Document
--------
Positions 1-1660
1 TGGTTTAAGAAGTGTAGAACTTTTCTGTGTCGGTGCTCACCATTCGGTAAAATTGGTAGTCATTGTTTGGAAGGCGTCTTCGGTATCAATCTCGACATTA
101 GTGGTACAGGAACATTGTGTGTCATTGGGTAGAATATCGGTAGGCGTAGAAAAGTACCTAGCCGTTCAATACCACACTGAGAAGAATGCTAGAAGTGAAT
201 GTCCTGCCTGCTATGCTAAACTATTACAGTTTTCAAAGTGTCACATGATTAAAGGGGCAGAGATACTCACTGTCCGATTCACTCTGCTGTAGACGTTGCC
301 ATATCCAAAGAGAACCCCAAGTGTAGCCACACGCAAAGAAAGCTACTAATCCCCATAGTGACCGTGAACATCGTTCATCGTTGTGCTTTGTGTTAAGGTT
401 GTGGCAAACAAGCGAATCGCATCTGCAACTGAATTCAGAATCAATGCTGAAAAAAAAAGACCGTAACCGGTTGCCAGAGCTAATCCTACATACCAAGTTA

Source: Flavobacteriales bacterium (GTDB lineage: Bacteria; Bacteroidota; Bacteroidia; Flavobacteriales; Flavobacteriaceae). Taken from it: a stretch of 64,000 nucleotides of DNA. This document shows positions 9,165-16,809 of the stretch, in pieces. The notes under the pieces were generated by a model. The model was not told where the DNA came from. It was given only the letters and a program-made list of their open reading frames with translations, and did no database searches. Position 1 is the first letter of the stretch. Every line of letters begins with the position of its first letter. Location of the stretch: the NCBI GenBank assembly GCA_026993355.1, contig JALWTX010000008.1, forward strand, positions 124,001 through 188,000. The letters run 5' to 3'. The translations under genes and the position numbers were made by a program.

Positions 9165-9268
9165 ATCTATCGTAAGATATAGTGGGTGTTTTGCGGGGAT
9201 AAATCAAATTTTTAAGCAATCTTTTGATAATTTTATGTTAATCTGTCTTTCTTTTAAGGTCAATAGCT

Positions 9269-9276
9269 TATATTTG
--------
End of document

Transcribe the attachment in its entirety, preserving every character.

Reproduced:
Positions 1-1660
1 TGGTTTAAGAAGTGTAGAACTTTTCTGTGTCGGTGCTCACCATTCGGTAAAATTGGTAGTCATTGTTTGGAAGGCGTCTTCGGTATCAATCTCGACATTA
101 GTGGTACAGGAACATTGTGTGTCATTGGGTAGAATATCGGTAGGCGTAGAAAAGTACCTAGCCGTTCAATACCACACTGAGAAGAATGCTAGAAGTGAAT
201 GTCCTGCCTGCTATGCTAAACTATTACAGTTTTCAAAGTGTCACATGATTAAAGGGGCAGAGATACTCACTGTCCGATTCACTCTGCTGTAGACGTTGCC
301 ATATCCAAAGAGAACCCCAAGTGTAGCCACACGCAAAGAAAGCTACTAATCCCCATAGTGACCGTGAACATCGTTCATCGTTGTGCTTTGTGTTAAGGTT
401 GTGGCAAACAAGCGAATCGCATCTGCAACTGAATTCAGAATCAATGCTGAAAAAAAAAGACCGTAACCGGTTGCCAGAGCTAATCCTACATACCAAGTTA

Source: Flavobacteriales bacterium (GTDB lineage: Bacteria; Bacteroidota; Bacteroidia; Flavobacteriales; Flavobacteriaceae). Taken from it: a stretch of 64,000 nucleotides of DNA. This document shows positions 9,165-16,809 of the stretch, in pieces. The notes under the pieces were generated by a model. The model was not told where the DNA came from. It was given only the letters and a program-made list of their open reading frames with translations, and did no database searches. Position 1 is the first letter of the stretch. Every line of letters begins with the position of its first letter. Location of the stretch: the NCBI GenBank assembly GCA_026993355.1, contig JALWTX010000008.1, forward strand, positions 124,001 through 188,000. The letters run 5' to 3'. The translations under genes and the position numbers were made by a program.

Positions 9165-9268
9165 ATCTATCGTAAGATATAGTGGGTGTTTTGCGGGGAT
9201 AAATCAAATTTTTAAGCAATCTTTTGATAATTTTATGTTAATCTGTCTTTCTTTTAAGGTCAATAGCT

Positions 9269-9276
9269 TATATTTG